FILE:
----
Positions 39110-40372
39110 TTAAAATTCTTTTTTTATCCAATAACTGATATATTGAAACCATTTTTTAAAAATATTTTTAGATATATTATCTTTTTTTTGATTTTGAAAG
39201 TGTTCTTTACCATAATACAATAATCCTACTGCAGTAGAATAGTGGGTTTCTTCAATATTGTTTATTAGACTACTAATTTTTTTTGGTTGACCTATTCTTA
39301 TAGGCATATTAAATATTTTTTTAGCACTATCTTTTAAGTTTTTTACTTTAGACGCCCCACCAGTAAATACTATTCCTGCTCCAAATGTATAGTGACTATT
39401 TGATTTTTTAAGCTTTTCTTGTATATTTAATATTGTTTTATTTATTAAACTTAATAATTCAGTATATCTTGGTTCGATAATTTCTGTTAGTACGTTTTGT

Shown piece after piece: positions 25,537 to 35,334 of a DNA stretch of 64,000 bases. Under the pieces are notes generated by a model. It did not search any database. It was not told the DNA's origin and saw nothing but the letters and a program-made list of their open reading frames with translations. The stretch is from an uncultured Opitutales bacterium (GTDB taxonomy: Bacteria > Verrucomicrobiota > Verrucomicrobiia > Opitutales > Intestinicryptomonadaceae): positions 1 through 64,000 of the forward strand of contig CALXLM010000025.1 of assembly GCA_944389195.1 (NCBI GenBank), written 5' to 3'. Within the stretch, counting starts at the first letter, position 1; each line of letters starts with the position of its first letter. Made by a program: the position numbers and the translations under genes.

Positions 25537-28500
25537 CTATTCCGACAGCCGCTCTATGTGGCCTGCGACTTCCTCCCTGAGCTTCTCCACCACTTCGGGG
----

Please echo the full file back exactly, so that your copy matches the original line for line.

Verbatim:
Positions 39110-40372
39110 TTAAAATTCTTTTTTTATCCAATAACTGATATATTGAAACCATTTTTTAAAAATATTTTTAGATATATTATCTTTTTTTTGATTTTGAAAG
39201 TGTTCTTTACCATAATACAATAATCCTACTGCAGTAGAATAGTGGGTTTCTTCAATATTGTTTATTAGACTACTAATTTTTTTTGGTTGACCTATTCTTA
39301 TAGGCATATTAAATATTTTTTTAGCACTATCTTTTAAGTTTTTTACTTTAGACGCCCCACCAGTAAATACTATTCCTGCTCCAAATGTATAGTGACTATT
39401 TGATTTTTTAAGCTTTTCTTGTATATTTAATATTGTTTTATTTATTAAACTTAATAATTCAGTATATCTTGGTTCGATAATTTCTGTTAGTACGTTTTGT

Shown piece after piece: positions 25,537 to 35,334 of a DNA stretch of 64,000 bases. Under the pieces are notes generated by a model. It did not search any database. It was not told the DNA's origin and saw nothing but the letters and a program-made list of their open reading frames with translations. The stretch is from an uncultured Opitutales bacterium (GTDB taxonomy: Bacteria > Verrucomicrobiota > Verrucomicrobiia > Opitutales > Intestinicryptomonadaceae): positions 1 through 64,000 of the forward strand of contig CALXLM010000025.1 of assembly GCA_944389195.1 (NCBI GenBank), written 5' to 3'. Within the stretch, counting starts at the first letter, position 1; each line of letters starts with the position of its first letter. Made by a program: the position numbers and the translations under genes.

Positions 25537-28500
25537 CTATTCCGACAGCCGCTCTATGTGGCCTGCGACTTCCTCCCTGAGCTTCTCCACCACTTCGGGG